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A friend of mine has a van that would lose coolant pretty much constantly. No drip, no steam unless you let it go too long and it started to overheat, and then it would steam everywhere as soon as you shut it off. He finally tracked it down to a torn hose.

 

Hopefully the right cap seals it better.

 

 

The only water hose I can't really see is the one for the water valve... If that one was leaking it would be running inside the engine or down the back side and dripping on the ground...

Put the stock cap back on and it still has a small amount of water loss... The only conclusion I can come to is the water inside is boiling into steam and being released through the cap as I drive.... It might or might not be the water valve thermostat causing it... But at this point I don't need to spend more money on a *possible* fix... I am about 99.5% sure it is not a head gasket as there are no other signs or symptoms of it...

 

Also noticed a wet spot under the center of the engine a few nights ago... After jacking it up and looking with a light it seems to be oil coming from between the rear of the engine and the transmission... Rear main seal is really all it can be...

 

So it will be traded in soon for something else... I need something more reliable...

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Sounds like a seeping head gasket to me..

 

Drive like you are a race car for 5 minutes then smell inside your coolant reservoir. Does it smell like exhaust?

 

SHGs often herniate the fire ring which allows high pressure exhaust gasses into the coolant system but does not let low pressure coolant into combustion.

 

As early as you may be, a hg sealer like blue devil might work. Maybe even permanently.. I would perform a leak down test and see if you get any pressure making its way to the coolant system. Then do a coolant pressure test and then see if you get a white cloud when you start the engine.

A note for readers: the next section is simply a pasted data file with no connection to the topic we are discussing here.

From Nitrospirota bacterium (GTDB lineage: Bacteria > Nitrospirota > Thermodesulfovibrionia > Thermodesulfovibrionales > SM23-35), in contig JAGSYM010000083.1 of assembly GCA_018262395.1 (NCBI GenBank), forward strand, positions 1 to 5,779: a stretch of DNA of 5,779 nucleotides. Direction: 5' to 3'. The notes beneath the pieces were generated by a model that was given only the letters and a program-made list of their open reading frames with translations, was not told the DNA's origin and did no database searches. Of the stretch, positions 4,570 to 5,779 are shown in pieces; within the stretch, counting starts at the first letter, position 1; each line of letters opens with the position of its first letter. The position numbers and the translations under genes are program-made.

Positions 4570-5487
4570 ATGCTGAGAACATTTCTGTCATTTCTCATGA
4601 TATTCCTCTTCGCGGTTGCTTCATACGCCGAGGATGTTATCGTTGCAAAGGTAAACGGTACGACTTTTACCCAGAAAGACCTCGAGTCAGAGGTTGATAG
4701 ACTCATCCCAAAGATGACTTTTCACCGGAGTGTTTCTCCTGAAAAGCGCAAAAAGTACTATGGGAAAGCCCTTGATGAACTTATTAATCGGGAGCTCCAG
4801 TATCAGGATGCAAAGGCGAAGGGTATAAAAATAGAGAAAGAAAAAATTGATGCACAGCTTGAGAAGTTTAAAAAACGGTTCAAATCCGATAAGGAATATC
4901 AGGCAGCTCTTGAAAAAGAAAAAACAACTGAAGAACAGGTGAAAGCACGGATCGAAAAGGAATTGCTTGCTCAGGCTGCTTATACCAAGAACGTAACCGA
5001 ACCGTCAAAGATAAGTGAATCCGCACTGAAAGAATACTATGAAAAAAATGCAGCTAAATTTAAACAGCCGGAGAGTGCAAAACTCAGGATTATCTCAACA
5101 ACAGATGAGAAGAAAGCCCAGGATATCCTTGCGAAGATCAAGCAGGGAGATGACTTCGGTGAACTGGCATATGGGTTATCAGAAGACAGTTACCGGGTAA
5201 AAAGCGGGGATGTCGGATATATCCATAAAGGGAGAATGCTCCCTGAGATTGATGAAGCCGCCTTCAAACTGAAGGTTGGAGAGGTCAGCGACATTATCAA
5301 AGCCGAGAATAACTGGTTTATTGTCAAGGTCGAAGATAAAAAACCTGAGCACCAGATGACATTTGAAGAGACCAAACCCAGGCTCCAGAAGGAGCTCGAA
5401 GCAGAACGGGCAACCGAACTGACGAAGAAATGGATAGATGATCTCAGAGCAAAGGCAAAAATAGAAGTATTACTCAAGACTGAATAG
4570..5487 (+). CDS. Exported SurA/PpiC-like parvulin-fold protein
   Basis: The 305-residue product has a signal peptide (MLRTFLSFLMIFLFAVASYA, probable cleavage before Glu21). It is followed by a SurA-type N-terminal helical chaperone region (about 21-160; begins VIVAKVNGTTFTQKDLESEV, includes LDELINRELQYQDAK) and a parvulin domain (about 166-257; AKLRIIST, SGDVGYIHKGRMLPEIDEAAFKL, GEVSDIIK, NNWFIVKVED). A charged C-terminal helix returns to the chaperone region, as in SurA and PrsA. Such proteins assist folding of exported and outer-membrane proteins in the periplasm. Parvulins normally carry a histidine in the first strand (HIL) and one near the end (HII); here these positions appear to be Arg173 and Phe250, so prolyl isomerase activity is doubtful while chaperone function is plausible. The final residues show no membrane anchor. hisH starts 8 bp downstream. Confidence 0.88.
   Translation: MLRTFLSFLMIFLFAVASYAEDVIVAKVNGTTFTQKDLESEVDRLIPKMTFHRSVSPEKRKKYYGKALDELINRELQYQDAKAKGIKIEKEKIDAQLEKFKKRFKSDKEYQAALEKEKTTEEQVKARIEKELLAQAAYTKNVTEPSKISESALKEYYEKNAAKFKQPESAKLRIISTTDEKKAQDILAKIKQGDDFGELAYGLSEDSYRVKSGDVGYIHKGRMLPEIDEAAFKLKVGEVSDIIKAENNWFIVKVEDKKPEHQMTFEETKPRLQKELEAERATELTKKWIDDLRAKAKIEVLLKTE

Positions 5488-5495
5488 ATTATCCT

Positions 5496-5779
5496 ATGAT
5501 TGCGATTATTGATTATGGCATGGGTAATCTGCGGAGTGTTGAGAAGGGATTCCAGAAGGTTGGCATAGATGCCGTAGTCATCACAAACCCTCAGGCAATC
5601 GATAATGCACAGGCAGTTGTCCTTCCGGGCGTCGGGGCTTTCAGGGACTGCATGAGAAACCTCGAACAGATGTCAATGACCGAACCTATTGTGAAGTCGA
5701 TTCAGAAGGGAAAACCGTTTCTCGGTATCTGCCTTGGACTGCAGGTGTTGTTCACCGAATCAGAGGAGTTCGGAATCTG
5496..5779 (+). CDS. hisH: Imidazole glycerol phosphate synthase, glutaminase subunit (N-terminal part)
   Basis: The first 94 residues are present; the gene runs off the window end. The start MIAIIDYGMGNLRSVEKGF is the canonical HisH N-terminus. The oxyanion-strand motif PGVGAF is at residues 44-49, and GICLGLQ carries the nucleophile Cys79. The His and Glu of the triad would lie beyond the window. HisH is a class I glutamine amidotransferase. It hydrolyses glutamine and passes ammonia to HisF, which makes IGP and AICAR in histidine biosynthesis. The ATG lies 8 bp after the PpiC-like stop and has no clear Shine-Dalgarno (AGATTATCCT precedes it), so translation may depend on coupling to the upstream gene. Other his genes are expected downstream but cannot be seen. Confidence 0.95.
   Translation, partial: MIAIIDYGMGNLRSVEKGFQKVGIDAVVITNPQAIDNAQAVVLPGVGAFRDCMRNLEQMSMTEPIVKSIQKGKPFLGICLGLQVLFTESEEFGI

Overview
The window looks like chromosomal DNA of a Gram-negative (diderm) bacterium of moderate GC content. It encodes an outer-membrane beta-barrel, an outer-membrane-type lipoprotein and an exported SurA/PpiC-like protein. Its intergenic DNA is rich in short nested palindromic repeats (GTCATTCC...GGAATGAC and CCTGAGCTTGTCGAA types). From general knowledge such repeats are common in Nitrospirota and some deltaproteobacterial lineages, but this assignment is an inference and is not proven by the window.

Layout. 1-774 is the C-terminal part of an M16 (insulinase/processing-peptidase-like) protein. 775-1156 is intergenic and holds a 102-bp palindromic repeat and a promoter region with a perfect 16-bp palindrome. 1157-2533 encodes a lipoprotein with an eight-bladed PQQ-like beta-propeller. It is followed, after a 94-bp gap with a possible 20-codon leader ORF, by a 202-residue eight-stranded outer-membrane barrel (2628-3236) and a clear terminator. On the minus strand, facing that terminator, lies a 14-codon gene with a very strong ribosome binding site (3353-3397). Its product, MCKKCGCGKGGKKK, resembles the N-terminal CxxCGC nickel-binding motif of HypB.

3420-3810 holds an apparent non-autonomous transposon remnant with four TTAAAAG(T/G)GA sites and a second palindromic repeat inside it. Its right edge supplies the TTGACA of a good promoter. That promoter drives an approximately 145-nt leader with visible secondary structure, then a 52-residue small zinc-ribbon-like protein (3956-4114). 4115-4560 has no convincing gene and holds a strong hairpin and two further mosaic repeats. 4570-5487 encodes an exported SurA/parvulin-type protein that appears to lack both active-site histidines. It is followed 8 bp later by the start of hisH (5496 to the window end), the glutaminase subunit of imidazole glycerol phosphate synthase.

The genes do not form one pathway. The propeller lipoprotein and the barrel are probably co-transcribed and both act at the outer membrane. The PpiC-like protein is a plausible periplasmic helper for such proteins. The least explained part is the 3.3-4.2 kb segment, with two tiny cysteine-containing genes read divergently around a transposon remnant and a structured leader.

Sent from my iPhone using Tapatalk

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As early as you may be, a hg sealer like blue devil might work. Maybe even permanently.. I would perform a leak down test and see if you get any pressure making its way to the coolant system. Then do a coolant pressure test and then see if you get a white cloud when you start the engine.

 

 

The first thing I tried on the trip back was Bars-Leak Liquid Copper which I have used before, with success, at sealing leaky and fully blown head gaskets... It made not a single iota of difference... Between that and the pressure remaining good in the cooling system for many hours after turning the engine off tells me it is highly unlikely to be a head gasket... Normally if it is a head gasket (even a small leak) it will rapidly lose pressure in the cooling system as it bleeds down...

There is no bubbling of the coolant, no white smoke out the rear and no water / oil mixing... None of the normal signs of a leaky or blown head gasket are present...

If it was high pressure from the cylinder pushing into the system you could see bubbling or foaming of the coolant while it was running with the radiator cap off...

 

I have been meaning to do a chemical test on the cooling system to check for un-burnt hydrocarbons in the system but haven't managed to get the test yet... Will prolly grab one tomorrow to make the determination for or against...

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Word. Well my seeping head gasket didn't cause the coolant to boil until the later stages. The only thing it did was introduce exhaust gasses into the coolant which over pressurized the coolant system, dumping all the coolant into the reservoir. As the shg got worse the gasses began to trick the thermostat into thinking the engine was cold and overheating would happen minutes into a drive. After removing the thermostat altogether the overheating stopped for a couple months. Then toward the end the coolant was superheated so quickly that short drives weren't even possible.. Then I did the blue devil that stays in, and doesn't need to be drained. The blue devil bought me a couple more months at that point..

 

A herniated fire ring will only allow exhaust gasses out.. some times it is even undetectable with a leak down test because the leak only occurs at high psi.

 

I hate coolant and hg issues...

 

 

Sent from my iPhone using Tapatalk